SUPERVALU Inc. Earnings: 3 Things to Watch

Here's where investors should really be looking when the company reports earnings.

Jul 17, 2014 at 12:00PM

Next Thursday before the market opens, grocer SUPERVALU (NYSE:SVU) plans on reporting second-quarter earnings. Though shareholders enjoyed a 187% gain in 2013, all one needs to do is zoom out to see what a rough time the company has had over the past five years.

SUPERVALU's stock is down 65% since February of 2009, and its once-hefty dividend is no more. Much of the reason for the company's trouble came from a decision to expand its presence just as the Great Recession came along.  

That, coupled with the fact that Wal-Mart (NYSE:WMT) has been taking a greater and greater share of the low-end grocery market forced SUPERVALU to sell off many of its stores last year.  Many investors already know how important SUPERVALU's Save-A-Lot brand is for future growth, but there are two other critical areas to watch as well.

To find out where you should be keeping your eyes, check out the slideshow below.

Top dividend stocks for the next decade
SUPERVALU once had a dividend that yielded around 5%. Those who bought in, however, lost out because that dividend wasn't sustainable. Recognizing the difference between a solid dividend stock and a flash-in-the-pan is crucial.

Knowing how valuable that information is, our top analysts put together a report on a group of high-yielding stocks that should be in any income investor's portfolio. To see our free report on these stocks, just click here now.

Brian Stoffel has no position in any stocks mentioned. The Motley Fool has no position in any of the stocks mentioned. Try any of our Foolish newsletter services free for 30 days. We Fools may not all hold the same opinions, but we all believe that considering a diverse range of insights makes us better investors. The Motley Fool has a disclosure policy.

4 in 5 Americans Are Ignoring Buffett's Warning

Don't be one of them.

Jun 12, 2015 at 5:01PM

Admitting fear is difficult.

So you can imagine how shocked I was to find out Warren Buffett recently told a select number of investors about the cutting-edge technology that's keeping him awake at night.

This past May, The Motley Fool sent 8 of its best stock analysts to Omaha, Nebraska to attend the Berkshire Hathaway annual shareholder meeting. CEO Warren Buffett and Vice Chairman Charlie Munger fielded questions for nearly 6 hours.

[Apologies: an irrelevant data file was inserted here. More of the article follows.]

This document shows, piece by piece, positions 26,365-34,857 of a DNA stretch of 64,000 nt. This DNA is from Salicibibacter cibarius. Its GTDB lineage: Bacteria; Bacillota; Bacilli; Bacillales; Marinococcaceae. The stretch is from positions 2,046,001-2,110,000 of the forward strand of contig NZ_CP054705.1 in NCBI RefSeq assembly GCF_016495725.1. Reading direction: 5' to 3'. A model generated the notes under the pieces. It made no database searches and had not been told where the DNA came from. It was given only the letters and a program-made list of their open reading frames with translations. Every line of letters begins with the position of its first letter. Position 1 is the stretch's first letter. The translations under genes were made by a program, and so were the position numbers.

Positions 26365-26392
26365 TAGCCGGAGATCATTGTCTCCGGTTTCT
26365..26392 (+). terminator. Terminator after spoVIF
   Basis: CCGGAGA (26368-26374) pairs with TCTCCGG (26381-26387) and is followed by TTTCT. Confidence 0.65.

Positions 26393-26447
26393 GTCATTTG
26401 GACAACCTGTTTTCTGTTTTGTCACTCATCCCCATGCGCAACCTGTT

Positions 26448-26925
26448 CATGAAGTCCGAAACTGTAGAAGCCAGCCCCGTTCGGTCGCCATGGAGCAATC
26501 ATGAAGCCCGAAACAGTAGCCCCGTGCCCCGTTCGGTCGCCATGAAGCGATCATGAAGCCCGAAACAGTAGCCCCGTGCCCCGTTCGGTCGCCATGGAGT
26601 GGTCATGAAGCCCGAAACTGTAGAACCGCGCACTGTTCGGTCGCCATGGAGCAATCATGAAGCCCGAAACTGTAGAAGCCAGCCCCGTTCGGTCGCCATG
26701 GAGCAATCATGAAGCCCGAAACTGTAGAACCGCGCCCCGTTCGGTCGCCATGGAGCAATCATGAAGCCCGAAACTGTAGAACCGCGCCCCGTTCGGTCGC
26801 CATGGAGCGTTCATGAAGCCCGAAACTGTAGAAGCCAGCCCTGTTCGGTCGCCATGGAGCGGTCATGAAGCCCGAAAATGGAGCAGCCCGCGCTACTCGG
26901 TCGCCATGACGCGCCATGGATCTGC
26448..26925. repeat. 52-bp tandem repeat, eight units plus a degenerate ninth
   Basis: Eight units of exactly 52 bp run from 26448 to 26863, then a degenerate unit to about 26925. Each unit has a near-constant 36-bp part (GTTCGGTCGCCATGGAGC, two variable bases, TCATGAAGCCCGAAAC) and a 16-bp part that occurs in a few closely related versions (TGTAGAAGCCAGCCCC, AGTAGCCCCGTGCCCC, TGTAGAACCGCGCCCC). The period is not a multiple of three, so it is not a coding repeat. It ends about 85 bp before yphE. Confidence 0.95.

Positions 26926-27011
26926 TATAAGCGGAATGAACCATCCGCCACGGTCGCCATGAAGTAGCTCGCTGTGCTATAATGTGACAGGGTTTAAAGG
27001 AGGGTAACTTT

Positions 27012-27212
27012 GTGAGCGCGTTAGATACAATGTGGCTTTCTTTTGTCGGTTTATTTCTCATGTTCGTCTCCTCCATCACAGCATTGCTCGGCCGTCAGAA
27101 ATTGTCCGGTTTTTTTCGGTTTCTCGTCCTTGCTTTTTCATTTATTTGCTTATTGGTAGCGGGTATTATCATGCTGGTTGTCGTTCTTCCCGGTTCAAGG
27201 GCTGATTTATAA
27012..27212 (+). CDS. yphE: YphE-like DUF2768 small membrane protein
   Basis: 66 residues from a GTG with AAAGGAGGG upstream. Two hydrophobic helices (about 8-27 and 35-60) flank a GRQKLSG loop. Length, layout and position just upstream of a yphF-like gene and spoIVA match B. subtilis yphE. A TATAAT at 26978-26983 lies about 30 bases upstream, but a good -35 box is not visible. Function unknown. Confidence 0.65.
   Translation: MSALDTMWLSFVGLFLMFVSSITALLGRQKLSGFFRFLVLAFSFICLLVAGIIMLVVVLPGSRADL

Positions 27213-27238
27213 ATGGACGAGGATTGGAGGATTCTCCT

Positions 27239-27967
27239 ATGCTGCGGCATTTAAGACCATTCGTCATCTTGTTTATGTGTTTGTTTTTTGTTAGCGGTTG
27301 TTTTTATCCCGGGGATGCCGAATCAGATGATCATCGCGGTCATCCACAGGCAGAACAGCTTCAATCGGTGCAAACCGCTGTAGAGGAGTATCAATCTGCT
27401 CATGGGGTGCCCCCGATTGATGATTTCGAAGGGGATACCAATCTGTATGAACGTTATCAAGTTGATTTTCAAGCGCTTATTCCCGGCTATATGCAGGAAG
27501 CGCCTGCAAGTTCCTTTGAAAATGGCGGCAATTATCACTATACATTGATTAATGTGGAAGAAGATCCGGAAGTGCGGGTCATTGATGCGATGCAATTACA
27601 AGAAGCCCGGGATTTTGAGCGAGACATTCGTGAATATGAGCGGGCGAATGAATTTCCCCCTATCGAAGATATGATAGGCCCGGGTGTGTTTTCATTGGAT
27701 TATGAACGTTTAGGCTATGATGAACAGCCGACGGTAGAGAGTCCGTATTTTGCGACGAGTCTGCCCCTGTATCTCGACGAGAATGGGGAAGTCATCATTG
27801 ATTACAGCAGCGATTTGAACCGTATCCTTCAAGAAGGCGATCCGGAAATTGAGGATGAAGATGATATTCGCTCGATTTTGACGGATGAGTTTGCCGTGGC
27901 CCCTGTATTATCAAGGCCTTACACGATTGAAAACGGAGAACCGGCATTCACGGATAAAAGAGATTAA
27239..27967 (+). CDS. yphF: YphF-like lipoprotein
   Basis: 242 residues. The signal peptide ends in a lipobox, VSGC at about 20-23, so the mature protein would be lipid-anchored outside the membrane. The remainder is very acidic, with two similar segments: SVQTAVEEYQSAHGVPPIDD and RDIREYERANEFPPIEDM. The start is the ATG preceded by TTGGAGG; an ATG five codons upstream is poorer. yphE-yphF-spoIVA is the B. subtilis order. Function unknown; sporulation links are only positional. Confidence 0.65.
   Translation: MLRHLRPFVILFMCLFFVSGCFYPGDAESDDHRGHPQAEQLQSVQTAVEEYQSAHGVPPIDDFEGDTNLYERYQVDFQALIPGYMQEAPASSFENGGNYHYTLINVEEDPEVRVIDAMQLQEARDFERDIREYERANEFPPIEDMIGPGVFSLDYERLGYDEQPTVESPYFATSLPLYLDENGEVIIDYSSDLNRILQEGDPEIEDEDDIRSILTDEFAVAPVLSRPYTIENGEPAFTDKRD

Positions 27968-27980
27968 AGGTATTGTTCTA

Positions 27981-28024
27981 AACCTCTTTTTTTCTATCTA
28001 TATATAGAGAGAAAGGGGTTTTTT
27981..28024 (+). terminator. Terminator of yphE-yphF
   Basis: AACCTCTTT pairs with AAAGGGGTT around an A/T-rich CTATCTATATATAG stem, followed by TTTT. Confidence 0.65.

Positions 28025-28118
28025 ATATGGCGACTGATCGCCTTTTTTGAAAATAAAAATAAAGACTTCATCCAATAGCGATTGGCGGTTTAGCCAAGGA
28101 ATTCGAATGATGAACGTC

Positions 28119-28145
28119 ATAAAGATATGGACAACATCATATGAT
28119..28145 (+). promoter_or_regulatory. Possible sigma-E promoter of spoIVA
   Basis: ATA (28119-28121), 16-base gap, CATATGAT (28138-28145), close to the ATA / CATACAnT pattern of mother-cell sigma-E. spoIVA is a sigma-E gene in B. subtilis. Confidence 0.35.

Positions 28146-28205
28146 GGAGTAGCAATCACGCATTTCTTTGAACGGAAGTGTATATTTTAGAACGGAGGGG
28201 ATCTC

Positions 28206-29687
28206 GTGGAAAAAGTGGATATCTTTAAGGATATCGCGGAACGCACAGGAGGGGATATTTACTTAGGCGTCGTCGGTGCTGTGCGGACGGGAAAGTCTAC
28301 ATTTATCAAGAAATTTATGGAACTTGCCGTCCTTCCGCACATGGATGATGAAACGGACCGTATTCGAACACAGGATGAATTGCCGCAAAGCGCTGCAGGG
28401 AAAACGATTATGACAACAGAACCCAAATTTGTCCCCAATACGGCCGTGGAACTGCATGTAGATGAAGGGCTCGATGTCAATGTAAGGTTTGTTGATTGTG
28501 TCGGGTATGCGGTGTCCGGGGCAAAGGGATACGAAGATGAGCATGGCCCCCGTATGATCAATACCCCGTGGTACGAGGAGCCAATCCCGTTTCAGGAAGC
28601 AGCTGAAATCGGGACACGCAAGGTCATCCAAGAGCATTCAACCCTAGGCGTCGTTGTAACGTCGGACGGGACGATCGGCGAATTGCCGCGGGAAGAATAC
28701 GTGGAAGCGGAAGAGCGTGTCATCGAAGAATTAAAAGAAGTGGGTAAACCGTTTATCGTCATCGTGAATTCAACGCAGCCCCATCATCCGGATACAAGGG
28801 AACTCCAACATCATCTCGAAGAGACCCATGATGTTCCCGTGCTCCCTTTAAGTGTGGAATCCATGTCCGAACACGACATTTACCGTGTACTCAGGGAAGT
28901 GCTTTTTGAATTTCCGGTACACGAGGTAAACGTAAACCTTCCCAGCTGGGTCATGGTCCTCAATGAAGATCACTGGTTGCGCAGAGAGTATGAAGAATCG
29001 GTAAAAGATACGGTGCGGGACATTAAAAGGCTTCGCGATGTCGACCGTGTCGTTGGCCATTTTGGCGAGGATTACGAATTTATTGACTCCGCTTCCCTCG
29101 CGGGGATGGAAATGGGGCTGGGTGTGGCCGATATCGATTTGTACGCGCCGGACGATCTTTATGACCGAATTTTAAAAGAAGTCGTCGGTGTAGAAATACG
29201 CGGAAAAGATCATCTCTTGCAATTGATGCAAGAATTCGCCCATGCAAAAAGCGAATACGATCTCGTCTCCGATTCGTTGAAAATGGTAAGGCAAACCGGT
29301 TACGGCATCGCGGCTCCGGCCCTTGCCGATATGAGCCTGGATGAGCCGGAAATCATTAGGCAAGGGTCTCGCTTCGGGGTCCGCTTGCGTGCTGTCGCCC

The catch was: Attendees weren't allowed to record any of it. No audio. No video. 

Our team of analysts wrote down every single word Buffett and Munger uttered. Over 16,000 words. But only two words stood out to me as I read the detailed transcript of the event: "Real threat."

That's how Buffett responded when asked about this emerging market that is already expected to be worth more than $2 trillion in the U.S. alone. Google has already put some of its best engineers behind the technology powering this trend. 

The amazing thing is, while Buffett may be nervous, the rest of us can invest in this new industry BEFORE the old money realizes what hit them.

KPMG advises we're "on the cusp of revolutionary change" coming much "sooner than you think."

Even one legendary MIT professor had to recant his position that the technology was "beyond the capability of computer science." (He recently confessed to The Wall Street Journal that he's now a believer and amazed "how quickly this technology caught on.")

Yet according to one J.D. Power and Associates survey, only 1 in 5 Americans are even interested in this technology, much less ready to invest in it. Needless to say, you haven't missed your window of opportunity. 

Think about how many amazing technologies you've watched soar to new heights while you kick yourself thinking, "I knew about that technology before everyone was talking about it, but I just sat on my hands." 

Don't let that happen again. This time, it should be your family telling you, "I can't believe you knew about and invested in that technology so early on."

That's why I hope you take just a few minutes to access the exclusive research our team of analysts has put together on this industry and the one stock positioned to capitalize on this major shift.

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David Hanson owns shares of Berkshire Hathaway and American Express. The Motley Fool recommends and owns shares of Berkshire Hathaway, Google, and Coca-Cola.We Fools don't all hold the same opinions, but we all believe that considering a diverse range of insights makes us better investors. The Motley Fool has a disclosure policy.

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